IN-SPACe could be sectoral regulator once laws are in place: Sivan

The proposed Indian National Space Promotion and Authorisation Centre (IN-SPACe) could be turned into the sectoral regulator once necessary legal structure are there, according to K. Sivan, Secretary of the Department of Space (DoS) and Chairman of the Indian Space Research Organisation (ISRO).

On Wednesday the Union Cabinet, chaired by Prime Minister Narendra Modi, gave its nod for opening up the space sector and for setting up of IN-SPACe to promote private sector’s participation.

The IN-SPACe will also ensure a level-playing field for private firms to use Indian space infrastructure. It will hand hold, promote and guide the private industries in space activities through encouraging policies and a friendly regulatory environment.

Speaking to IANS, Sivan said, “We are on the job of getting ready the Space Activities Bill. It will define the space activities, liabilities and other aspects.”

According to Sivan, a new navigation policy is also being proposed. Suitable changes in the remote sensing data policy as well as SATCOM policy are on the anvil to align them to an open and inclusive space sector.

Pointing out the role envisaged for IN-SPACe and the demand for a sectoral regulator, when queried whether the proposed body could be converted into the space sector regulator, Sivan said, “IN-SPACe could be turned into a regulatory body when the necessary laws and regulations are in place.”

Speaking to IANS earlier, Narayan Prasad, Chief Operating Officer, satsearch said, “The best is to establish an independent regulator — Space Regulatory Authority of India (SRAI) — which will create a level-playing field for many of the emerging players.”

Establishing an independent regulator could allow a systematic review and reforms on a continuous basis rather than one-off announcements, Prasad said.

According to Sivan, IN-SPACe will have its own directorates for technical, legal, safety and security, monitoring as well as activities promotion for assessing the private sector’s needs and coordination of the activities.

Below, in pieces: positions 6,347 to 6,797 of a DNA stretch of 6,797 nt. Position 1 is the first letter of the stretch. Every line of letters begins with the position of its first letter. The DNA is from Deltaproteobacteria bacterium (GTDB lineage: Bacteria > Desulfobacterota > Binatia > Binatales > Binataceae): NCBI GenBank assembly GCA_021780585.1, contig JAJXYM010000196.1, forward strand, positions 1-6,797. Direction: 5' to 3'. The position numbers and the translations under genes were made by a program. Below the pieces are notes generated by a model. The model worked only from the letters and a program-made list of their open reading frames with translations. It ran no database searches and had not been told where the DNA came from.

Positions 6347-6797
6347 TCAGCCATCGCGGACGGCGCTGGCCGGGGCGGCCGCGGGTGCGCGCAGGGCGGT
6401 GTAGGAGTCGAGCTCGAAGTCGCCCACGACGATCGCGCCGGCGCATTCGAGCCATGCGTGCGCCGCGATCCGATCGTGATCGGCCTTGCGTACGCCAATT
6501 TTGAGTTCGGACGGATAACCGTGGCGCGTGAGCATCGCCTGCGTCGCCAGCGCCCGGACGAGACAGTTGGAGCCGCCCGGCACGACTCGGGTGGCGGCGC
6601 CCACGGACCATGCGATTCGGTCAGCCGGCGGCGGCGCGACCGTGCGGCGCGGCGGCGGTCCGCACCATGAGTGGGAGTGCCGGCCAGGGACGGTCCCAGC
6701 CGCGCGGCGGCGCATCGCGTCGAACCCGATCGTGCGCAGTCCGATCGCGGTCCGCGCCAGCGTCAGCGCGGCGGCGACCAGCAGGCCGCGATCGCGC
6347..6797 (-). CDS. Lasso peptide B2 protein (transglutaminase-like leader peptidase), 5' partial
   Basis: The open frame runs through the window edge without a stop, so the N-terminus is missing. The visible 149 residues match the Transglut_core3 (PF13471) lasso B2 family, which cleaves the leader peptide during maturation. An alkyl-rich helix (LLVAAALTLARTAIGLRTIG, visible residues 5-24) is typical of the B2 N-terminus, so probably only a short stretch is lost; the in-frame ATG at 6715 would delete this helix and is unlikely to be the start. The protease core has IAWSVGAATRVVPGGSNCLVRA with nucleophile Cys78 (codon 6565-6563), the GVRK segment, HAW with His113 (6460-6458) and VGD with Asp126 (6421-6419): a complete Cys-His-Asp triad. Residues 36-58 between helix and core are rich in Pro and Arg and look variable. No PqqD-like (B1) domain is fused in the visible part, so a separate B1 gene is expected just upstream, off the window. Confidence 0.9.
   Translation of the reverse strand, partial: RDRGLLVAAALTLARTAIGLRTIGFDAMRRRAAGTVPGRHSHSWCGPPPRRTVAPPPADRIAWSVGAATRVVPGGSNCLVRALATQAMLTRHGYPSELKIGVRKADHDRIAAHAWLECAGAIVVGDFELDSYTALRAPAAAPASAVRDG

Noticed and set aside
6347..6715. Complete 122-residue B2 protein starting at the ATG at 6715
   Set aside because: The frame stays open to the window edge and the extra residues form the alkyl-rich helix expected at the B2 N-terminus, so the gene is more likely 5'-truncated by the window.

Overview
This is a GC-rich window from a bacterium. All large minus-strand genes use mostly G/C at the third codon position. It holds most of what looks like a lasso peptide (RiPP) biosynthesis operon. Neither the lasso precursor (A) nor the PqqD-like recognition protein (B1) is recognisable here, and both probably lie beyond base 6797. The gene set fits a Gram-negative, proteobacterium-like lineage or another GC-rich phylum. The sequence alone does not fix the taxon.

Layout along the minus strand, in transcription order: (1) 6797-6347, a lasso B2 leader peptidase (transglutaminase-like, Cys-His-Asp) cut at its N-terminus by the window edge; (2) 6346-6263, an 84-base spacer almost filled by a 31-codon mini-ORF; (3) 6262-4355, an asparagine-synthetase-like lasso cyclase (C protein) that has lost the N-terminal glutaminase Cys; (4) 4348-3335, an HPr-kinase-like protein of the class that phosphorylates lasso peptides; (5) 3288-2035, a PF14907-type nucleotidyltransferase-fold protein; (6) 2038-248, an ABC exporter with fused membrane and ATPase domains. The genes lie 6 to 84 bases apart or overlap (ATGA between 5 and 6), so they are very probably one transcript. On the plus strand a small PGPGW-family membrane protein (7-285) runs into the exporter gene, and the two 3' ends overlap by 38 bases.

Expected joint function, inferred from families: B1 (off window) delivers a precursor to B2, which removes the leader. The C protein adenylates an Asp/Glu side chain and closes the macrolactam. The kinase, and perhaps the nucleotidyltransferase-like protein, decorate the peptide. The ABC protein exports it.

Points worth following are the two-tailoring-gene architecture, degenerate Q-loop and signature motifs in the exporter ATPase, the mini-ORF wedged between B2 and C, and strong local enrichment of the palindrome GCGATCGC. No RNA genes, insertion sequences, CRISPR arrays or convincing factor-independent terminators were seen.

IN-SPACe would have a board and representatives from industry, academia and the government, Sivan said.

“Initially, IN-SPACe will be manned by people from the existing space setup. Later, people from outside will be taken in. It will have its funds from the budgetary allocations for the DoS. The new body may not need big financial allocations,” Sivan said.

No estimataion on the private investment the sector will attract after the opening-up has been done. “We will have an industry meet with the private sector in two weeks. Then we may get an estimate on investment potential,” he said.

Stressing that the ISRO’s importance will not diminish with the entry of IN-SPACe, Sivan said all the existing centres – manufacturing, services, rocket launch centres – would continue to be with the ISRO.

“The ISRO will be involved in research and development in advanced technologies, human space missions. It will also share its technological expertise with the private parties. The proposed new body will not disturb the existing ones. It will be another autonomous body,” Sivan said.

On the impact of Covid-19 on the ISRO launch missions, Sivan said, “All our missions were affected. The actual impact will have to be studied once the situation improves. The private industries manufacturing items for the ISRO were not functioning due to the lockdown. Our own officials were not able to travel.”